At the beginning of the 18th century, the secularisation swept through what later became Germany and the episcopal principality of Würzburg was abolished. Between 1806 and 1814, Grand Duke Ferdinand of Tuscany called the Residenz his home and he introduced the so-called Toskanaräume (Tuscany Rooms), decorated in Empire style, in the southern wing. Emperor Napoleon Bonaparte and his wife Marie Louise slept in the Residence when they stopped in Würzburg three times between 1806 and 1813. In 1814, Würzburg became part of the Kingdom of Bavaria and the Residenz occasional home to members of the Wittelsbach family. Famous guests also included Queen Victoria and Prince Albert, who stayed at the Residence on their way to Coburg in August 1845.
Fast forward to 1921, three years after the end of the monarchy, the Residenz was opened to the public. During the Second World War, the palace suffered greatly. Following an air raid on March 16, 1945, the Residenz was almost completely burnt out and only the central building with the Vestibule, Garden Hall, Staircase, White Hall and Imperial Hall survived the inferno with their roofs destroyed. Luckily, a lot of the furnishing and large sections of the wall panelling of the period rooms had been removed in time and thus escaped destruction. 
Preservation and reconstruction already started in 1945 thanks to the efforts of American Lt. John Davis Skilton. He is often considered as the saviour of the Residenz. An art historian in the U.S. army, he collected lumber to repair the roof for weeks eventually finding a stash of logs near Ochsenfurt, which he floated down the Main River to Heidingsfeld. After personally financing a sawmill to cut the logs, Skilton supervised a team of German architects, engineers, and laborers who worked diligently to repair the roof before rains could destroy the magnificent ceilings. However it wasn't until 1987 that the reconstruction works were finally finished. Already six years earlier, the Würzburger Residenz became a UNESCO World Heritage Site.
And it's a magnificent place, I tell you. However, it got that same problem that almost every famous castle has: Too. Many. People. Yes, I am one of them but I do not care for large groups of people visiting a castle alongside me. It is extremely difficult to enjoy the magnificence of Tiepolo's frescos, for example, while standing on the admittedly large staircase with three separate groups of visitors. Same goes for the Imperial Hall - it's almost impossible to take in its splendour while more or less listening to three guides simultaneously and later being basically pushed out of the smaller rooms by the group behind you. Touristy palaces are simply not for me, other cases in point: Schloss Schönbrunn and the castles of the Swan King.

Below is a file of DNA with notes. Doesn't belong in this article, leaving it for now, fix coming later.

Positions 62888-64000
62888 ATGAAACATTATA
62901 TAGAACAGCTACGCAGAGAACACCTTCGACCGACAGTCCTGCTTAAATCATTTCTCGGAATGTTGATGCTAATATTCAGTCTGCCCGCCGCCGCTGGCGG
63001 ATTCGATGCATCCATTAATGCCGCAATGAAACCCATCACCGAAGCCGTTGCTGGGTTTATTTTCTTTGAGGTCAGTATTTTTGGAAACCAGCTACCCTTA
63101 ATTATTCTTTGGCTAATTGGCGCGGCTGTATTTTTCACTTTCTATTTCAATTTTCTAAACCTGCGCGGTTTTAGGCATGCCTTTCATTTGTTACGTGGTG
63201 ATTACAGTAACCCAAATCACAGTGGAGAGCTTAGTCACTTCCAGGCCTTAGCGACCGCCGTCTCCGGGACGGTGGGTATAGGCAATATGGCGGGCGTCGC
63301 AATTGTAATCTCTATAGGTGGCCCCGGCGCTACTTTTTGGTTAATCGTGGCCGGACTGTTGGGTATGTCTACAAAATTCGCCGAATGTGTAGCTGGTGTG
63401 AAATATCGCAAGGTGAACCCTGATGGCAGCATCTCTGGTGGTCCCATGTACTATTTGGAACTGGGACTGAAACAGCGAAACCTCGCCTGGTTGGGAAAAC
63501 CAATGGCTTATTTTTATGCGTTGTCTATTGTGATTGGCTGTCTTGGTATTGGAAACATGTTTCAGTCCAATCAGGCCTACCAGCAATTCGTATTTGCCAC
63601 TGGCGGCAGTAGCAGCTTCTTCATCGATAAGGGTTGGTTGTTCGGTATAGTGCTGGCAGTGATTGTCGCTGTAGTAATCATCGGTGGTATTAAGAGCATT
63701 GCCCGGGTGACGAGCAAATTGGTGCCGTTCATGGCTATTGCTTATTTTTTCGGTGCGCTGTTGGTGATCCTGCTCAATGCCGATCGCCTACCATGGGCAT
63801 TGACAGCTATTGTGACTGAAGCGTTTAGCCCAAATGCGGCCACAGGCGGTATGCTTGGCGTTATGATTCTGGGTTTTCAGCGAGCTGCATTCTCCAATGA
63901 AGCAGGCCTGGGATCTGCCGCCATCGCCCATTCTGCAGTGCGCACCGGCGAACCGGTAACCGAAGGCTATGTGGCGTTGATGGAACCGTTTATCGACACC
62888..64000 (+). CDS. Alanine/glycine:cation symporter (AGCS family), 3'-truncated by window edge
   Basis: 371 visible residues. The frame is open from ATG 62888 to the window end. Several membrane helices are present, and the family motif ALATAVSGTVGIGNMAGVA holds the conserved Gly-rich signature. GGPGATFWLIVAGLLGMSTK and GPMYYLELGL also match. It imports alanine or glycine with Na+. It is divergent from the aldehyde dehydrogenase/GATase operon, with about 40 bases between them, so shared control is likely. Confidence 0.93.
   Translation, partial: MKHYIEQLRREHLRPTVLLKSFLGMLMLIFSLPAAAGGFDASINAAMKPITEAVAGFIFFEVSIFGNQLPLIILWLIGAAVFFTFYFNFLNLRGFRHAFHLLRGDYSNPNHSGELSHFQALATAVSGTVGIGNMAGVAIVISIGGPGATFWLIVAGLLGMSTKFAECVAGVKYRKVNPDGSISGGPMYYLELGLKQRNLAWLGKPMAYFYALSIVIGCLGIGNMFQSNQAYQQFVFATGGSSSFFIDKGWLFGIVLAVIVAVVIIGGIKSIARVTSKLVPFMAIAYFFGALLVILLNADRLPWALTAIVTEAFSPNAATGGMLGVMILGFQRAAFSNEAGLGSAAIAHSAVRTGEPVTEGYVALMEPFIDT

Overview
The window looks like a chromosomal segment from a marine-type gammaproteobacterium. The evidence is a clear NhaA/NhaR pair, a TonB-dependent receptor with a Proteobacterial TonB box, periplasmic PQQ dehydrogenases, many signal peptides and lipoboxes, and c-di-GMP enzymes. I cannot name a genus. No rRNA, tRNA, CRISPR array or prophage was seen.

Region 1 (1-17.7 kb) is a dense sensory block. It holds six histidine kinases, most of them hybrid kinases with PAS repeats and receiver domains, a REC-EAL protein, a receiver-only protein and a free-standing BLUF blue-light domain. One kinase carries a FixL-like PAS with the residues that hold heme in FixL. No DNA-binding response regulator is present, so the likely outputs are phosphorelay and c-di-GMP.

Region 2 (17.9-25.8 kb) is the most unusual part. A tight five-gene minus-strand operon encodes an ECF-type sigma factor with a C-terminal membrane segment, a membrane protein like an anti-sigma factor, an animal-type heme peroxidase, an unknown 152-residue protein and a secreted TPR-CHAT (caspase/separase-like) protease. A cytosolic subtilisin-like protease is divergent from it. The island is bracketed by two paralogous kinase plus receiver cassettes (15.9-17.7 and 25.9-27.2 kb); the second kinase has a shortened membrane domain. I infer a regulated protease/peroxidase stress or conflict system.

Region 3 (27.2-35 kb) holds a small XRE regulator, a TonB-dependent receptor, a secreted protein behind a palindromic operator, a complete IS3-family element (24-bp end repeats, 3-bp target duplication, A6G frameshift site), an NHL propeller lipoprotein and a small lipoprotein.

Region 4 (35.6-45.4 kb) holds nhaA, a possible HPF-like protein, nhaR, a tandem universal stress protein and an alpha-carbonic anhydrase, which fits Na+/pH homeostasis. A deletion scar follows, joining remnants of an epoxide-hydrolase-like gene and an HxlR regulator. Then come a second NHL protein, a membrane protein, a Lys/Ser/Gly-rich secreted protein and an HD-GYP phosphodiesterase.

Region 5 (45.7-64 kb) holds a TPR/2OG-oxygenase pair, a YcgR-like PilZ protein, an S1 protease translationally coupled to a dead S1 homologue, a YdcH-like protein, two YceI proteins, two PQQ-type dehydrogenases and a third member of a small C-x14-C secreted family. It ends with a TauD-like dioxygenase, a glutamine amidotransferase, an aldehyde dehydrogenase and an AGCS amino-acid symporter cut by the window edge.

I was reconciled a bit later though: You see, there is one part of the Residence you can only visit via a guided tour and another part you can see for yourself. Most people decided not to do the second bit. Naturally I did and to get there, I had to pass through the Imperial Hall once more - and somehow I managed to get there at a moment when no one else was. So I stood there in silence on my own - funnily not even watched by a guard - taking in all its glory for a good couple of minutes before the next noisy group of tourists arrived - that's how I like me my castles! 

Good to know:
The Würzburger Residenz is open to visitors from April to October, daily between 9am and 6pm, as well as from November to March, daily between 10am and 4.30pm, apart from January 1, Shrove Tuesday and December  24, 25 and 31. Admission to the Residenz is 7,50 euros per adult. For more information, have a look here.